Ed Miliband: 'Climate change isn't an abstract threat, we face the dangers right now'
Ed Miliband has said how the flooding experienced by his constituents in Yorkshire shows how the climate emergency is not an “abstract threat” for future generations but a dangerous reality impacting lives right now.
Giving a speech yesterday setting out Labour’s green credentials ahead of May’s local elections, Doncaster North MP and Shadow Business Secretary Mr Miliband said climate change was “not some future crisis, it is here now, and it will get worse if we do not act”.
Pitching Labour as the party able to deliver on climate promises, Mr Miliband said it was “those who can least afford it who will be hit the hardest”.
And he stressed the need for a fair transition to green energy, a demand of the Yorkshire and Humber Climate Commission which launched last week.
He said: “In my constituency in Doncaster in 2019, we saw floods which leds to thousands of families being evacuated and hundreds of homes being food, often for the second time in barely a decade.An event which was characterised as a one in 100 year happening, occurring twice in 12 years.”
And he added there was a need to “tackle the climate threat in a way that addresses inequalities and creates a fairer country”.
He said: “This green transformation could make us a fairer country; creating good, secure, jobs wherever people live; cleaning up the air we breathe and tackling air pollution; protecting nature and giving people access to the green spaces we have all valued so much during lockdown; ensuring everyone has a warm home with affordable energy bills, and helping to tackle the deep inequalities we face between our regions.”
He added: “As an MP in Doncaster, I know the dangers of an unplanned transition. We saw it in the closure of the pits by the Tories in the 1980s.
“It still scars our country today, we cannot have the Government repeat that mistake again. We cannot let working people pay the price of the Government’s failure to put fairness at the heart of the fight against climate change.”
And when asked by The Yorkshire Post how workers could be prepared for a move away from traditional industries to new green ones, he said skills were vital.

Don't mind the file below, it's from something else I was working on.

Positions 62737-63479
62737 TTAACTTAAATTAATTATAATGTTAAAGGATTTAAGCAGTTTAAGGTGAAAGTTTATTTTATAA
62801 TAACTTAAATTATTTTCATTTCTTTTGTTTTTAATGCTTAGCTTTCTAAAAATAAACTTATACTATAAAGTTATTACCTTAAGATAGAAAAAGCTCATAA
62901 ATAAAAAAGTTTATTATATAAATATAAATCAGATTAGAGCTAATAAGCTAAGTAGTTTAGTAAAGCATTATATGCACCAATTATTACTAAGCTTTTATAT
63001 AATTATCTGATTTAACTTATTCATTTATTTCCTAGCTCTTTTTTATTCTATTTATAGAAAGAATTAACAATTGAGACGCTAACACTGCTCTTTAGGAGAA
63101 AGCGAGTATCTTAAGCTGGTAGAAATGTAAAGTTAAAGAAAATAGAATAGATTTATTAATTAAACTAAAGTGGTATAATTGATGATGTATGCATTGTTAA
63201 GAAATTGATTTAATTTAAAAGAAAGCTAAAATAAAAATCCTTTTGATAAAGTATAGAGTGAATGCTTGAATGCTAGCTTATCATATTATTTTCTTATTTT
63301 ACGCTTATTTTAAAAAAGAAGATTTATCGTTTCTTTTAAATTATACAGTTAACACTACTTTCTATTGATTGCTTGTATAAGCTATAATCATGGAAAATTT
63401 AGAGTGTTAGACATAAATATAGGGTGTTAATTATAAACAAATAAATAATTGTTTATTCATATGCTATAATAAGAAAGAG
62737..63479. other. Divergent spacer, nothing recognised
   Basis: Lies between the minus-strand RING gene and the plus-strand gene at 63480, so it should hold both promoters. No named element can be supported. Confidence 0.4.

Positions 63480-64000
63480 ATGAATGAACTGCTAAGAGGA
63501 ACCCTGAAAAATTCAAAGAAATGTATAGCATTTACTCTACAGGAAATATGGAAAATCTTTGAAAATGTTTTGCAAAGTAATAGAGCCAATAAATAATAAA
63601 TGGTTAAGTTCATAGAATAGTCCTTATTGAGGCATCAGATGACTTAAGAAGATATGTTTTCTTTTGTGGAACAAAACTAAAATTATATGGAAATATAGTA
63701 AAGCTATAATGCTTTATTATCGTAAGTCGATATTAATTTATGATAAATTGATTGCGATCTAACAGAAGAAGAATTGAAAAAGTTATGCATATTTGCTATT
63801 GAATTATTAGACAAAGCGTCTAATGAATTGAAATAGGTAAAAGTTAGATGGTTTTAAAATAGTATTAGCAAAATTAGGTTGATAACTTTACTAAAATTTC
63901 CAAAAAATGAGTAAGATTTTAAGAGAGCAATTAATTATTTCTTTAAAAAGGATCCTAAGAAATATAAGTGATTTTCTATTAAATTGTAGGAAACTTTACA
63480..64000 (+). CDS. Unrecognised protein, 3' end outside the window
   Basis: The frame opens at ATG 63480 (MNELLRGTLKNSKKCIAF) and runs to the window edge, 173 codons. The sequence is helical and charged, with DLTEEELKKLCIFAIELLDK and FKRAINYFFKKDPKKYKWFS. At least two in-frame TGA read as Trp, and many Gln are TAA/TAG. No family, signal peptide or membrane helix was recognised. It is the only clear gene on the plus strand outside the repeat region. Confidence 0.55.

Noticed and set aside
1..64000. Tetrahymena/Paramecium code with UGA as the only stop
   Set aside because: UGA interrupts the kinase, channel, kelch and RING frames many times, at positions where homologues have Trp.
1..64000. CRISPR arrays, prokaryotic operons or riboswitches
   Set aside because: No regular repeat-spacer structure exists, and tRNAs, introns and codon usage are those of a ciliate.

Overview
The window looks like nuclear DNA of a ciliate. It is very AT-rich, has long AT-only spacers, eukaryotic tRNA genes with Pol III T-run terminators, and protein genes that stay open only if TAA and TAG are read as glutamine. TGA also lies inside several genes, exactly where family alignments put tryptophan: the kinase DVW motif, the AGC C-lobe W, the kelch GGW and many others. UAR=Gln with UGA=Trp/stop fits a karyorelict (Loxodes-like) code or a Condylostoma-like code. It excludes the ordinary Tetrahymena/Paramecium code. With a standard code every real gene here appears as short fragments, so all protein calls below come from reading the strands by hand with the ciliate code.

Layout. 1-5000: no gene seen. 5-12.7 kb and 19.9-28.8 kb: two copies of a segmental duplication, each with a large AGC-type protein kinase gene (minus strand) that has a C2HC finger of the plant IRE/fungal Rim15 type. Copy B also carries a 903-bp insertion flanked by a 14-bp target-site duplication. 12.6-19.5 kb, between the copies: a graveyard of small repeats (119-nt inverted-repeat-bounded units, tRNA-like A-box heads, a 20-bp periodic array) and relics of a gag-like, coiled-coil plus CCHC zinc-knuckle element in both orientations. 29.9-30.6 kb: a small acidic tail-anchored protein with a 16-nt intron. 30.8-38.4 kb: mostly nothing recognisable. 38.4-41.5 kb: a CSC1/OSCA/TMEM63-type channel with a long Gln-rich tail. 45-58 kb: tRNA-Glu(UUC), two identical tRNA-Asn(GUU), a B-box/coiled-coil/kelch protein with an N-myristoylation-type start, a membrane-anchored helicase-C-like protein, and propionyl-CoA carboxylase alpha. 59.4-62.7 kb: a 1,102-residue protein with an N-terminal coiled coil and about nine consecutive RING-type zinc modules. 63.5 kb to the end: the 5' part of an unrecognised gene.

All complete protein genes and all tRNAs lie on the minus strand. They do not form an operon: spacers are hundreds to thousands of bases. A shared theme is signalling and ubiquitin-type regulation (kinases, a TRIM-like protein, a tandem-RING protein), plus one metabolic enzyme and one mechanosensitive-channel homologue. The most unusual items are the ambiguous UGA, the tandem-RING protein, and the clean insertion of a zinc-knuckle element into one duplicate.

“There are massive opportunities in our region,” he said. “If you think about carbon capture and storage, which I’ve been working on ever since I became a Member of Parliament, there’s huge opportunities. Offshore wind, we have massive opportunities.
“We still have to do a lot more when it comes to production in offshore wind, hydrogen, the example and opportunities are abound.”
But he said “the skills agenda and skilling up the workforce is absolutely essential”, and added “what I’m saying today is that we need boldness end to end here”.
Mr Miliband also used the speech to call for interest-free loans to be offered for new and used electric vehicles to those on low to middle incomes to remove the upfront cost barrier.
Mr Miliband also pressed for a quicker rollout of charging points on streets, targeting areas such as Yorkshire, the North West and the West Midlands.
He said: “We need to make electric vehicle ownership affordable for people with lower incomes not just the better off.
“While the lifetime cost of an electric car will soon be less than the lifetime cost of a petrol and diesel car, that doesn’t solve the upfront cost problem.
“By providing a long-term interest free loan, we enable people to better afford the upfront cost and then, as they recoup the savings from the lower running costs of the electric vehicles, pay it back.
“They win by being able to go electric, we all win by cutting air pollution and accelerating the green transition and stimulating the market.
“We propose these loans are available for secondhand electric cars, too.”
But he admitted he did not own an electric car himself.
The former party leader said: “I haven’t [bought one] yet, it is a work in progress.
“We were actually on our way to buying one before lockdown – it is going to happen, I promise you.
“I have bought an electric bike but it [the electric car] is on its way.”
The Government said it was investing up to £2.8bn in driving the switch to electric vehicles and working with industry to support the installation of thousands of charge points.
A spokesman said: “Last year, SMMT [Society of Motor Manufacturers and Traders] stats show more than one in 10 cars sold in the UK had a plug, showing that the electric vehicle revolution is already happening up and down the country.”